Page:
The largest free trade area in the world, with a combined GDP of $3.3 trillion, came into effect on the first day of 2021. A look at what exactly implementation of a deal of this magnitude means.
By Paula Slier and Sasha Star
AFRICA’S TRADE RELATIONSHIPS HAVE BEEN irreversibly affected by three events – the Covid-19 pandemic and two important trade agreements.
At midnight on 31 January 2020, the withdrawal of the United Kingdom (UK) from the European Union (EU) officially came into force. The decision – Brexit – made by 52% of the British population resulted in the
EU losing its second-largest economy and the Union Jack isolating itself in terms of trade, effectively quarantining in its own home. But for Africa, the move holds opportunities. Untapped export potential to the UK is large as is untapped UK export to Africa; the latter is worth more than $8 billion.
Yet, it is the new trade agreement implemented in Africa where interest should really be directed; 54 of the 55 African Union states on the continent have signed up for the African Continental Free Trade Area agreement (AfCFTA) which came into effect on the first day of 2021. Eritrea is the only country that chose to sit out – and there are various explanations as to why not unconnected to power and politics.
By creating the largest free trade area in the world, 1.3 billion people are now set to benefit from the elimination of tariffs on most goods, the liberalization trade of key services and the address of non-tariff obstacles to intraregional trade. The AfCFTA is estimated to bring Africa annual income gains of more than $130 billion per year.
The deal could not have come at a better time, though this was hardly factored in when the agreement was originally brokered in March 2018. Covid-19 has substantially impacted Africa’s tourism sector that accounts for much of its revenue— particularly for smaller nations — while the trade of goods, oil, and even food has also declined significantly as a result of the novel coronavirus.
“The pandemic has presented a historic opportunity to build a better future,” says the African Department of the International Monetary Fund (IMF). It stresses that “trade integration, along with domestic reforms to improve revenue mobilization, digitalization, competition, social safety nets, and climate-change mitigation, will be critical for the region’s resilience, growth and job creation”.
An extensive reduction of tariffs is the first step towards this. With 90% of taxed intraregional trade flows being contracted under the AfCFTA, current flows are due to increase by around 16%, or $16 billion.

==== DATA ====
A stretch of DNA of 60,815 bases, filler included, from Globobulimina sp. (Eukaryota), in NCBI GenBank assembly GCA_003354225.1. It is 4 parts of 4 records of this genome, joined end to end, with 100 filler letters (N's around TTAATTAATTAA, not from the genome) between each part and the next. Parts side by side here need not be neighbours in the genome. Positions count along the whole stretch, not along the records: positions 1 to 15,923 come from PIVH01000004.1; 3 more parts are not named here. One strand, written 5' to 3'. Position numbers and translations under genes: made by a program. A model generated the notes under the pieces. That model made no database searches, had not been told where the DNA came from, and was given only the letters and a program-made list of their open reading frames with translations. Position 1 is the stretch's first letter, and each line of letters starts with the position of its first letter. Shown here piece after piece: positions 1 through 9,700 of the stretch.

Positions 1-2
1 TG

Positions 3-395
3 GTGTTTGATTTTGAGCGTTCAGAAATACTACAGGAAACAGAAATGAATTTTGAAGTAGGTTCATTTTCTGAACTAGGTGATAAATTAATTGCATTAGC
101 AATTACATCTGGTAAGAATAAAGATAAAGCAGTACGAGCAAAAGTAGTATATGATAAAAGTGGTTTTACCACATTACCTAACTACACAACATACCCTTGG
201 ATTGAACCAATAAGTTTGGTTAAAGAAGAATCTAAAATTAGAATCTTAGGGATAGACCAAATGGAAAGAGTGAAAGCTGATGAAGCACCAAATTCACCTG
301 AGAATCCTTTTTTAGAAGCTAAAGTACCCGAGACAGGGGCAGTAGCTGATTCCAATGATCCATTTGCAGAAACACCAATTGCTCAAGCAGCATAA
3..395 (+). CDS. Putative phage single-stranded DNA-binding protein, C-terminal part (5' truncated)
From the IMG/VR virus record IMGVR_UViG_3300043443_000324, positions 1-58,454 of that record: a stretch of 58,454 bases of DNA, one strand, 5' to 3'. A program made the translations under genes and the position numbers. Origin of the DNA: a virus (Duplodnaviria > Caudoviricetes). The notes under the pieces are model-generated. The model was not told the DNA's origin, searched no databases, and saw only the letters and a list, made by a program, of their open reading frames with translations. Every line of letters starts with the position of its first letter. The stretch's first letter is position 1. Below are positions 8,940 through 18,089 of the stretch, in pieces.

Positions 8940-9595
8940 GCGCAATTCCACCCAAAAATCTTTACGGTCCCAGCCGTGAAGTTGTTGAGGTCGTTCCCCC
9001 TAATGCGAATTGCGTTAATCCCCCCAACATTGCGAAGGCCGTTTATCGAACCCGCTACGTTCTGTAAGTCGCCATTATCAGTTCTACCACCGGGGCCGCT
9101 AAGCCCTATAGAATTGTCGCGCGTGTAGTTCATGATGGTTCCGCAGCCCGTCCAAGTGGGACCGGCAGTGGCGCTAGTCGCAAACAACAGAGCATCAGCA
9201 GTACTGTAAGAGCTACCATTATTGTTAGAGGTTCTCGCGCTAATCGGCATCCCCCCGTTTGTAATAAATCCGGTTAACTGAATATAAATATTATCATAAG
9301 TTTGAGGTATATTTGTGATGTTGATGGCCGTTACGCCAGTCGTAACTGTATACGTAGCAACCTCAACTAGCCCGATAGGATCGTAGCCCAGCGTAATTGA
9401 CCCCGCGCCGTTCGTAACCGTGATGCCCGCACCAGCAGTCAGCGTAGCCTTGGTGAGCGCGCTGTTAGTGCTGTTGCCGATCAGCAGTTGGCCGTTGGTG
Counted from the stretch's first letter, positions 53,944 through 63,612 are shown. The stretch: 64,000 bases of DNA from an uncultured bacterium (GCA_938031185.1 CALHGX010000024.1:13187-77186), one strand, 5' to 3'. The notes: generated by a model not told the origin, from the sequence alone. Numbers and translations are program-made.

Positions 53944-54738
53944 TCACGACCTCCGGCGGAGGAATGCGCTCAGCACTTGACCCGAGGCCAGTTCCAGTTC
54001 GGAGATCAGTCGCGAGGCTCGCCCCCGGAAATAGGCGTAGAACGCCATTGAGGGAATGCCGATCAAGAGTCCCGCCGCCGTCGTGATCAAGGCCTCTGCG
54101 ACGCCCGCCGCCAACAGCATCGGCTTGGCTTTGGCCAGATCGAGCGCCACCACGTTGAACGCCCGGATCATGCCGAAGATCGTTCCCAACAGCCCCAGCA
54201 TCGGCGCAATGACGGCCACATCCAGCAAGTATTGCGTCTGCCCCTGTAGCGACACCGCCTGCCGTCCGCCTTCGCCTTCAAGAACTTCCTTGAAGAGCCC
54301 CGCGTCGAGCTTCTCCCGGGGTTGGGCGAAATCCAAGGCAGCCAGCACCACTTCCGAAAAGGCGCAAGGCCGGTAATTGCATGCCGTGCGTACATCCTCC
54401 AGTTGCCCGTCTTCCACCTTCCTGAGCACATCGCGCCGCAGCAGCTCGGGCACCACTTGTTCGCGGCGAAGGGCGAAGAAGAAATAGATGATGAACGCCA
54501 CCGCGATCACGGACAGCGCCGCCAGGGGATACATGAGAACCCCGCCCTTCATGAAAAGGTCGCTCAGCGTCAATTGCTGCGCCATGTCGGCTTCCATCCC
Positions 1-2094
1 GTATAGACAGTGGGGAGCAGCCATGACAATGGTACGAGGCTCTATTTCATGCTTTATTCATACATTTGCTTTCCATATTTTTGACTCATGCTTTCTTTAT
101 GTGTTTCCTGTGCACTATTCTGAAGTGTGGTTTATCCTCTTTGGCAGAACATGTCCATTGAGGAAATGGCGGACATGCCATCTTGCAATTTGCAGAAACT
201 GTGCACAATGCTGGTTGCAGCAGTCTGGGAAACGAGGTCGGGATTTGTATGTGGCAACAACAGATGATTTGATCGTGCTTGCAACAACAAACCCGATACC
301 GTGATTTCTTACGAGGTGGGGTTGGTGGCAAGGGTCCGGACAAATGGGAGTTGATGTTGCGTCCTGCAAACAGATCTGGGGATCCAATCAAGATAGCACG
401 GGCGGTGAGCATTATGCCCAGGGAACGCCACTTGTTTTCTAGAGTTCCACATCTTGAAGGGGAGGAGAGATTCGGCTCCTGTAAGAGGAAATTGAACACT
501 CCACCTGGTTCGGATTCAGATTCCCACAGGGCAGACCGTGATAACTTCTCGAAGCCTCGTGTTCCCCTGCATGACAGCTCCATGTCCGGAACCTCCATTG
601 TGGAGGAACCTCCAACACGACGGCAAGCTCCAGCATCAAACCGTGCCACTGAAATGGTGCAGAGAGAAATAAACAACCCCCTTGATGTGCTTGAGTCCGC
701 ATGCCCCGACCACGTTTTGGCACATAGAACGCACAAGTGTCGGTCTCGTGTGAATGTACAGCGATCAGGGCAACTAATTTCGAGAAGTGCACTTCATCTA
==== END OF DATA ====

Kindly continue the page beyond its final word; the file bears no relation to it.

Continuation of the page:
“The AfCFTA, if implemented as laid out in papers, would usher an economic progression that would make China’s remarkable economic transformation look basic,” claims Ibrahim Anoba, the Managing Editor of AfricanLiberty.org.
“We’re talking about a continent with a consumer market as large as China but with a superior mineral and natural resources concentration.”
The potential of the AfCFTA is enormous, but, as Anoba points out, this all depends on the players in the game. “The different thing about the AfCFTA is that it would take an absolute commitment from as many signatory states as possible to be efficient,” he says. “The first phase is the conceiving of the idea. The second is implementation; proper implementation. This is where we’re at. We cannot move further unless we do this right.”
What exactly does implementation of a deal of this magnitude mean, though?
With so many players involved, it is understandable that the AfCFTA will be enforced in stages. The instruments that are already operational include the regulations and administrative rulings applied by governments to determine the source of goods, services and investments known as the rules of origin; the monitoring and elimination of non-tariff barriers; as well as the schedule of tariff concessions and other specific commitments.
“Long term, the AfCFTA faces a Brexit type of threat from the larger economies which may feel like they are giving up too much autonomy by being part of the agreement,” warns Jamie Mighti, a South Africa-based political analyst. “This risk is higher in Africa than in the European Union because of increased economic disparities between states and Afrophobic attitudes.” Mighti believes that there are substantial levels of antipathy to the business presence of Africans from other states in the large African economies and that this could present a massive challenge to the success of the AfCFTA.
It is not all doom and gloom, however. Mighti is of the opinion that better inclusion of the youth on the continent is an excellent way to ensure that the agreement will thrive, and that more focus should be placed on aiding small and medium-sized businesses, as opposed to large entities. The IMF also feels that tariff reductions should be complemented by policies to reduce non-tariff bottlenecks to trade, and that agriculture-based and less diversified countries should combine trade policies with structural reforms that boost agricultural productivity to better leverage existing comparative advantages.
Overall, the AfCFTA has been packaged as an opportunity to lead Africa down a path of prosperity, or fall into greater economic depravity that will take decades to equalize. As Anoba sums up, “If things go according to plan, we can finally expect Africa to emerge as the global economy’s heartbeat a decade from now.”